Earlier this year, Premier Li Keqiang spoke of the need to modernise Chinese agriculture, to help counter slower economic growth by driving investment in rural infrastructure and boosting consumption.
Investing in infrastructure in rural areas would help mop up some of the excess capacity in China’s steel and cement industries, for instance, as well as create new jobs, while overhauling farming models and improving efficiency in distribution systems should also boost rural incomes.
Farmers constitute the country’s largest consumer group, with some 630m people still making a living from agriculture, but productivity lags far behind that of developed countries as its share of GDP has declined over the years — and by increasing farmers’ incomes through accelerated agricultural modernisation, “we can activate farmers’ huge potential consumption demand,” he wrote in the Party journal Qiushi.
Although the country is self-sufficient in its most important food crops, its intensive farming practices which employ the excessive use of fertilisers, pesticides and plastic sheeting have caused serious environmental damage and threaten food safety. Farmers needed to focus on consumer demand rather than production volumes, and Li urged them to produce safe food and specialty products including organic ones.
“Currently, the quality and safety of agricultural products is generally stable, but hidden risks linger and people still frequently break the law,” Li said. “There are many steps in the distribution of farm products so costs are high. There is much wastage and efficiency is low, leading to farmers having trouble selling their products while consumers pay too much. This has long been a chronic problem.”
Li iterated the need to promote new types of farming models such as larger family farms, and to encourage the transfer of land rights to allow people who remain in the countryside to expand their farms — but farmers struggle to get loans to expand, as they have no assets to use as collateral. All Chinese farmland is owned by the State and the right to farm the land is leased to rural residents, and while Beijing has recently allowed them to transfer farming rights to others, larger farms struggle to obtain financing to increase their output.
It’s late into the night now here, but six months on, Li’s word is his deed — the State Council announced earlier today that China will launch a pilot programme allowing farmers to use their land and property as collateral for loans. In an effort to bolster financial support for the cash-starved farm sector, the move is aimed at deepening monetary reform.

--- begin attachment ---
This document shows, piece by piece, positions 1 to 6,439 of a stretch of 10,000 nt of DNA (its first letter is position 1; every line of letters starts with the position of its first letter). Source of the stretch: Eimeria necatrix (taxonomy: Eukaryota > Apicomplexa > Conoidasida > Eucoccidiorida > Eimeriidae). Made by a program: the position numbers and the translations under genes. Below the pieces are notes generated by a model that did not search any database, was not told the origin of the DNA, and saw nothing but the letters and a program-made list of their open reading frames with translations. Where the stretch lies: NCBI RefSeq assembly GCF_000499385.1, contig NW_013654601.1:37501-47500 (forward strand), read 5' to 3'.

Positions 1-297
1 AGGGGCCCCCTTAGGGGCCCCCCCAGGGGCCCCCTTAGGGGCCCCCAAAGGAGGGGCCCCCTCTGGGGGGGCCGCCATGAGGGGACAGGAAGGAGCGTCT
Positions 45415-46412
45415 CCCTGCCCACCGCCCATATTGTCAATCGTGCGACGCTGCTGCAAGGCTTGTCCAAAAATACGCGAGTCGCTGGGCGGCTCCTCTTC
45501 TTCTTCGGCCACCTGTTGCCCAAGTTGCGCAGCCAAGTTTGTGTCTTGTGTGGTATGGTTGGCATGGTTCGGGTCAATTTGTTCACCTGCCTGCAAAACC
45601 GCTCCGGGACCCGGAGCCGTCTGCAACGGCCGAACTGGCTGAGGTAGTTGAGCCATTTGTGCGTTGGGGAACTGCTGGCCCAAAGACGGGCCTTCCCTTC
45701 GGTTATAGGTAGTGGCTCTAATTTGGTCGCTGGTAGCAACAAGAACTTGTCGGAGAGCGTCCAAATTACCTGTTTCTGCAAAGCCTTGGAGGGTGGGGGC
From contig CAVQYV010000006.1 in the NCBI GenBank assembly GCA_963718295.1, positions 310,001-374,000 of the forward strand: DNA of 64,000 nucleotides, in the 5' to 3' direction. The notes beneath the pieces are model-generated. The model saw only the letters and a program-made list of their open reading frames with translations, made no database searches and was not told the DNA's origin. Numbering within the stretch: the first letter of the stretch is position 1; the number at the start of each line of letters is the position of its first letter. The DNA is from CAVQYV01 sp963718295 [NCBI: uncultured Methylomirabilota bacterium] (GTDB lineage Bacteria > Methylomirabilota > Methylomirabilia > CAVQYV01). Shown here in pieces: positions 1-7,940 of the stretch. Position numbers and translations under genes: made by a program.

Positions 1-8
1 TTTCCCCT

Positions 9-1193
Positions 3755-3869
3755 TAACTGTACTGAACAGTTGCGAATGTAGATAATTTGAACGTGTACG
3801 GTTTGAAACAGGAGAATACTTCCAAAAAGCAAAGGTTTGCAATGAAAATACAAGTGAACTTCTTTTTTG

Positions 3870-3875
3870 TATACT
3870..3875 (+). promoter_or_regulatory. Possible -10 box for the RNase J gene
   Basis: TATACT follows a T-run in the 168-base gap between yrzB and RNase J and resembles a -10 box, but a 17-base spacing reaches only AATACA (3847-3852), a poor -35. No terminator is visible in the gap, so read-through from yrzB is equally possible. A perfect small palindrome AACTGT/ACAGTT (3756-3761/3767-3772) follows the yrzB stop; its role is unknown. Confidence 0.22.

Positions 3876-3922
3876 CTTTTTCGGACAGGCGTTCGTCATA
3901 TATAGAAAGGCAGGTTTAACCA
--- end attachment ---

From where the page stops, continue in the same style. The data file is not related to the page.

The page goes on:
As it is, Heilongjiang province, China’s breadbasket in the northeast, and eastern Shandong province have already begun experimenting with the use of land rights as collateral. Under the new project, both land use rights and property could be pledged to secure bank loans, and farmers’ interests would be strictly enforced.
“We will steadily and appropriately conduct the pilot programme on the use of the two rights as collateral, on condition that risks will be controlled and on the basis of relevant laws and policies on rural and reforms,” the Council stated.
The PBoC will encourage financial institutions to participate in the pilot and increase support for qualified institutions through re-lending, while the banking regulator would study ‘differentiated’ policies in setting capital adequacy ratios.
The Council will maintain the ‘red line’ in arable land – a minimum area mandated by the government to be reserved for growing crops to protect food security.
There is still an argument, however, that farmers should be allowed to use their contracted land rights rather than their operating rights as collateral. Contracted rights are derived from the collective land owner or local government to households for 30 or 40 years, who in turn can lease the right to use the land to others, while operating rights are only awarded for a few years — thus longer-term contracted rights generate an income stream which would be of more value to banks as security.
This all adds up to a timely moment to reduce lending rates.
But banks may yet be reluctant to take land and property rights as collateral, and the most important step the State could take would be to allow them to be traded freely.
Not unlike the yuan then.
In your own time, China.